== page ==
Experts have an important warning for glaucoma patients who practice yoga.

Persons with this eye condition may experience greater eye pressure when they perform various head-down yoga positions as well as push-ups and weightlifting, warned a new study from researchers at New York Eye and Ear Infirmary of Mount Sinai.

The team led by Dr. Robert Ritch published their findings in the journal PLOS One.

Glaucoma, the most common cause of irreversible blindness in the United States, can drastically affect quality of life through moderate to severe loss of vision. In the country, 2.7 million over age 40 suffer from it, with figures predicted to rise to 4.2 million by 2030.

Elevated Eye Pressure When Performing Inverted Yoga Positions

As an ancient Indian wellness practice, yoga seeks to harmonize body with breath and mind through a rich combination of breathing methods and physical postures.

While encouraging individuals to lead an active lifestyle, Dr. Ritch’s team issued caution for glaucoma sufferers practicing this booming form of exercise in Western countries.

"[C]ertain types of activities, including pushups and lifting heavy weights, should be avoided by glaucoma patients due to the risk of [intraocular pressure or IOP] and possibly damaging the optic nerve," warned Dr. Ritch, urging physicians to advise their patients on the potential risks of yoga positions and inverted-pose exercises.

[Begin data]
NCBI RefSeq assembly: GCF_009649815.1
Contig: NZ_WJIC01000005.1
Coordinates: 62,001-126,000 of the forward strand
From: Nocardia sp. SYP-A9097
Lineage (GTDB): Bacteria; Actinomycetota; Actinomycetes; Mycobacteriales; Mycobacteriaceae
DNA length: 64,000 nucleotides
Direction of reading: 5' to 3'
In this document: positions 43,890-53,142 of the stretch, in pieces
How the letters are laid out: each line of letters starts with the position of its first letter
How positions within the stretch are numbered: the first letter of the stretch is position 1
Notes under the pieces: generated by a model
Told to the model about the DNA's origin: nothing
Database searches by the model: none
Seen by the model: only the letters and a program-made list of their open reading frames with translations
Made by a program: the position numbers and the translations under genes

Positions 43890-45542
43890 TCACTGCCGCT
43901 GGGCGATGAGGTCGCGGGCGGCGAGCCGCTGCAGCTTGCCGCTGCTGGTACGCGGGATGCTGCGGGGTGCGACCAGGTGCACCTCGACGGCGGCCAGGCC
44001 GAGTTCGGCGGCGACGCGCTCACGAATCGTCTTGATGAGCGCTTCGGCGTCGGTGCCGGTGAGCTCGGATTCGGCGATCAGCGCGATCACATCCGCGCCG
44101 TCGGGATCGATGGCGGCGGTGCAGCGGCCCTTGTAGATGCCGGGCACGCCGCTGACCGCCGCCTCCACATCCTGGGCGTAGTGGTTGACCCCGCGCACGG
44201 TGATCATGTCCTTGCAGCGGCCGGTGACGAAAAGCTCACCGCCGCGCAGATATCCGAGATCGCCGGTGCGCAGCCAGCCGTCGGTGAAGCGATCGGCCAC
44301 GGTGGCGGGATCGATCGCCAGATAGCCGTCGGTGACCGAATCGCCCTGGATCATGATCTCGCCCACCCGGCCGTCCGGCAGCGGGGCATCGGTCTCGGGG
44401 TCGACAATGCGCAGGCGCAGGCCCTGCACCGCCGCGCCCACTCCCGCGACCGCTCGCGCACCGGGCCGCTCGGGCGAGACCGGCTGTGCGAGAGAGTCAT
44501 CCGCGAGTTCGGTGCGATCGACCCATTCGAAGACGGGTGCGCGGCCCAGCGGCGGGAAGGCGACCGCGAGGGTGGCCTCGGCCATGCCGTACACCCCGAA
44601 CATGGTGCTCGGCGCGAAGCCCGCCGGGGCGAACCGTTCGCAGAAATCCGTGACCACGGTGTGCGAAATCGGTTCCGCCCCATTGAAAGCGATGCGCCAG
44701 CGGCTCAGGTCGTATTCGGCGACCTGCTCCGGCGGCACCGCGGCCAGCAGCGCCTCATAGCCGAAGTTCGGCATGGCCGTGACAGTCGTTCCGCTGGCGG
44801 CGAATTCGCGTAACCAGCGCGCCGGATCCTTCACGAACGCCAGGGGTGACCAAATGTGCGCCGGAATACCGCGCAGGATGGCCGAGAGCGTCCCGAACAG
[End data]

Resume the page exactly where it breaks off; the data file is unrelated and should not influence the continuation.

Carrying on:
IOP is the leading risk factor for glaucoma-related damage, and is currently the only one for which therapy can prevent or slow the disease's progress. When fluid pressure rises inside the eye, damage to the optic nerve takes place in glaucoma patients.

Previously, researchers recognized that only the headstand position was able to increase IOP incidence. Now, the new study had glaucoma patients and healthy subjects with no eye disease perform inverted yoga positions, namely standing forward bend, downward facing dog, bend and legs up the wall.

The team discovered that both groups exhibited a rise in intraocular pressure in the four yoga positions. The highest pressure increase occurred during the downward facing dog position.

In most cases, the pressure remained slightly elevated even when the subjects returned to a seated pose and after waiting for 10 minutes.

Need For Further Research

Study author Jessica Jasien said that there was no dramatic difference in pressure between the glaucoma and non-glaucoma groups, additional research with a larger sample and longer duration of implementing the inverted positions is warranted.

"[G]laucoma patients should share with their yoga instructors their disease to allow for modifications during the practice of yoga,” she added.

The study was limited by the small sample size, which the authors noted could likely explain why there was no statistically significant gap between the two groups in their results. Other limitations include the short duration of poses as well as the lack of blood pressure measurements.

Yoga has been around for over 5,000 years, a total mind-body workout with over 1,000 different forms ranging from slow-paced to intense.

While recommended even for those with medical conditions, patients of high blood pressure, diabetes, or heart disease are advised to seek recommendations from their doctors and to avoid certain postures, including upside-down ones or positions demanding more balance than the practitioner currently has.

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